Does a bear sit in the woods? Not lately

Bruin wandering on 29 Road in GJ a sign of the times in tough summer

A female bear, about 125 pounds, sleeps it off after being tranquilized in the National Guard armory work yard on 29 Road on Wednesday morning. The summer has been busy for wildlife officers responding to bear calls.

Officers with Colorado Parks and Wildlife tranquilized a black bear Wednesday morning found in the National Guard armory off of Riverside Parkway and 29 Road, the latest call during what’s been a busy summer for western Colorado wildlife officers.

The bear had first been sighted at around 8 a.m. near the intersection of 29 Road and the Interstate 70 Business Loop, CPW spokesperson Mike Porras said.

The bear had taken cover under a truck in the armory when two CPW officers, with help from Grand Junction police officers and deputies from the Mesa County Sheriff’s Office, tranquilized the bear using a dart gun. The CPW officers then took the bear and moved it to more suitable bear habitat, Porras said.

He said CPW tries to relocate bears found in cities 50 to 100 miles from where they’re picked up, but this can be a challenge.

“We don’t have a lot of wild areas any more where we can take bears,” Porras said, citing loss of habitat and the ever-growing human population in Colorado.

The black bear was a young, smallish female, Porras said — skinny but not emaciated. She likely entered the city to find food.

“The situation right now is that their natural food is scarce,” Porras said of black bears. The berry season this year wasn’t ideal, probably due to a late frost, and the very dry weather the Grand Valley experienced earlier this summer.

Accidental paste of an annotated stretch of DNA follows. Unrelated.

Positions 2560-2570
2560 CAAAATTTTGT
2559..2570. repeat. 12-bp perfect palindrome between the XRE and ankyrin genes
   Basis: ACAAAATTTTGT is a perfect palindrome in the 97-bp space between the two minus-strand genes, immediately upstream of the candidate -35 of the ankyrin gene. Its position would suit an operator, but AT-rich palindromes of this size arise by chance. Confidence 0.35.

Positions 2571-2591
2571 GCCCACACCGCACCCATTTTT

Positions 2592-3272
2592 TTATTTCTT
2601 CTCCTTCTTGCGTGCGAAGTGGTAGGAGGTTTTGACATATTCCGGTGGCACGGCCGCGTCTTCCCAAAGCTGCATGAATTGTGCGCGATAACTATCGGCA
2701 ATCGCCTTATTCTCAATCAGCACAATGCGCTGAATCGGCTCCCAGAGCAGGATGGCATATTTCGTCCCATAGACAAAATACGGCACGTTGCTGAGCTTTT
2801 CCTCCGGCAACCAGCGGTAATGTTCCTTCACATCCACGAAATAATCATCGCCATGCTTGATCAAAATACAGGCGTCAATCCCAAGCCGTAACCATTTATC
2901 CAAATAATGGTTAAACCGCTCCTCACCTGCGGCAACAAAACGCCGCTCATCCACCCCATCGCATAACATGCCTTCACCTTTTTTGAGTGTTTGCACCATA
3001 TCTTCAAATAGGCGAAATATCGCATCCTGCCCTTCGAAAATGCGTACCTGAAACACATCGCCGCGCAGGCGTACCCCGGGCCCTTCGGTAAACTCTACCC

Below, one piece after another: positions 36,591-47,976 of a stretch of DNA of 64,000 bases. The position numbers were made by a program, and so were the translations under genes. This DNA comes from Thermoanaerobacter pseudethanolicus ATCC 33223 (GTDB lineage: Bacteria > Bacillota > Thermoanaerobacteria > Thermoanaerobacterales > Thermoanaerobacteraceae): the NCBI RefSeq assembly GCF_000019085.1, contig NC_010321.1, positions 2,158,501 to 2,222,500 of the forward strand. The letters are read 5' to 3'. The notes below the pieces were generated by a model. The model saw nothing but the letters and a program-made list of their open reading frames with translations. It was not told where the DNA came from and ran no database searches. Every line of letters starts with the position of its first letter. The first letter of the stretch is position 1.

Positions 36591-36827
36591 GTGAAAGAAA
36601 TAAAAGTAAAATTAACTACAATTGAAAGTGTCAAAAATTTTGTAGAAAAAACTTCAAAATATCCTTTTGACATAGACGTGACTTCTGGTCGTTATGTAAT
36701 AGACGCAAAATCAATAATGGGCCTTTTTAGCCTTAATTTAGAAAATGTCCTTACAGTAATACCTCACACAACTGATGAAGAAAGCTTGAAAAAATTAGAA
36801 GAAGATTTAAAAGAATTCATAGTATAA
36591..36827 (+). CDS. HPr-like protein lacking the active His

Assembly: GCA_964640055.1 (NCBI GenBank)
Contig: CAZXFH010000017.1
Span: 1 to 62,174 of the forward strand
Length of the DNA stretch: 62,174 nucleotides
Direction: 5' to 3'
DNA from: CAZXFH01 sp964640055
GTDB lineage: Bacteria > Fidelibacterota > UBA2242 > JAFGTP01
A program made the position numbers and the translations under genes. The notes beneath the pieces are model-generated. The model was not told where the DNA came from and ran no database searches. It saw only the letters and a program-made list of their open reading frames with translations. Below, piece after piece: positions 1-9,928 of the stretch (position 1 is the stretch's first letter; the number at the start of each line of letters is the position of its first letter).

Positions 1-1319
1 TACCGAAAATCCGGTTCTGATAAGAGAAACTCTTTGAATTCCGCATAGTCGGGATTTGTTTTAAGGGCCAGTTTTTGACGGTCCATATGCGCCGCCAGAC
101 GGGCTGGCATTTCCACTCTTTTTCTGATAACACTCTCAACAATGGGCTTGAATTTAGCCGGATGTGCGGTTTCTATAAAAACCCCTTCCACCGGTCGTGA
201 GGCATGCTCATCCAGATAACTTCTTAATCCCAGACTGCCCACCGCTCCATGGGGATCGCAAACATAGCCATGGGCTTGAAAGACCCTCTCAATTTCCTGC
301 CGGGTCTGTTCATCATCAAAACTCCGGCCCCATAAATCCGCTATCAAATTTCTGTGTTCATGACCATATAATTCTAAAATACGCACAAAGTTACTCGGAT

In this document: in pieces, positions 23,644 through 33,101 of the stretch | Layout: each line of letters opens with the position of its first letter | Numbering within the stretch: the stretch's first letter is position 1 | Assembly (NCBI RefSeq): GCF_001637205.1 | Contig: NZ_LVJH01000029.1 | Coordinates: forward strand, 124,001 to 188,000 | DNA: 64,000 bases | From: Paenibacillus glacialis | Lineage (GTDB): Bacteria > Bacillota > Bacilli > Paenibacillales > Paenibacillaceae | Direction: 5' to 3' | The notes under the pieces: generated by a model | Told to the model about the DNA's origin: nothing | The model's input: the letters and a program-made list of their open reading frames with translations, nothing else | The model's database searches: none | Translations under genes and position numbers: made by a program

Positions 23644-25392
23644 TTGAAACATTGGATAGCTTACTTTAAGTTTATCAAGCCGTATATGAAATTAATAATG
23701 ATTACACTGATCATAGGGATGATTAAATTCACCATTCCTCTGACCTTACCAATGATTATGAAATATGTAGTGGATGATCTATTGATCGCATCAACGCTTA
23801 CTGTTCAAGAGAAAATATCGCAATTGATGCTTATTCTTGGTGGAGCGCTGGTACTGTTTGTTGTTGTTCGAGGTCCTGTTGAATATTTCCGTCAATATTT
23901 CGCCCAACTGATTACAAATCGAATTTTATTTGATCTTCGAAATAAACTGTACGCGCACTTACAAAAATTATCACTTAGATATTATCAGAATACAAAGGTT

As a result, black bears, which are known to survive on a largely wild, vegetarian diet, will look toward human settlements for supplementary food sources as they try to put enough meat on their bones to survive their winter hibernation.

“Bears must eat up to 20,000 calories or the equivalent of 70 McDonald’s cheeseburgers a day,” Porras said.

Porras said bird feeders and waste bins are common targets, though some bears also prey on unprotected livestock.

He suggests the public go to the Colorado Parks and Wildlife website,, and become “bear aware,” then take the necessary precautions to protect themselves, their property and their animals from hungry bears.

“This time of year, it’s especially important for people to not use bird feeders, to bring in their trash — to do what they can,” Porras said.

He said CPW is getting about three or four calls per day about bears in Mesa and Garfield counties, and he expects many more calls to come in over the next few months until the bears settle in for the winter, typically in mid-December.

“It’s been a busy year, and it will likely get busier,” Porras said.


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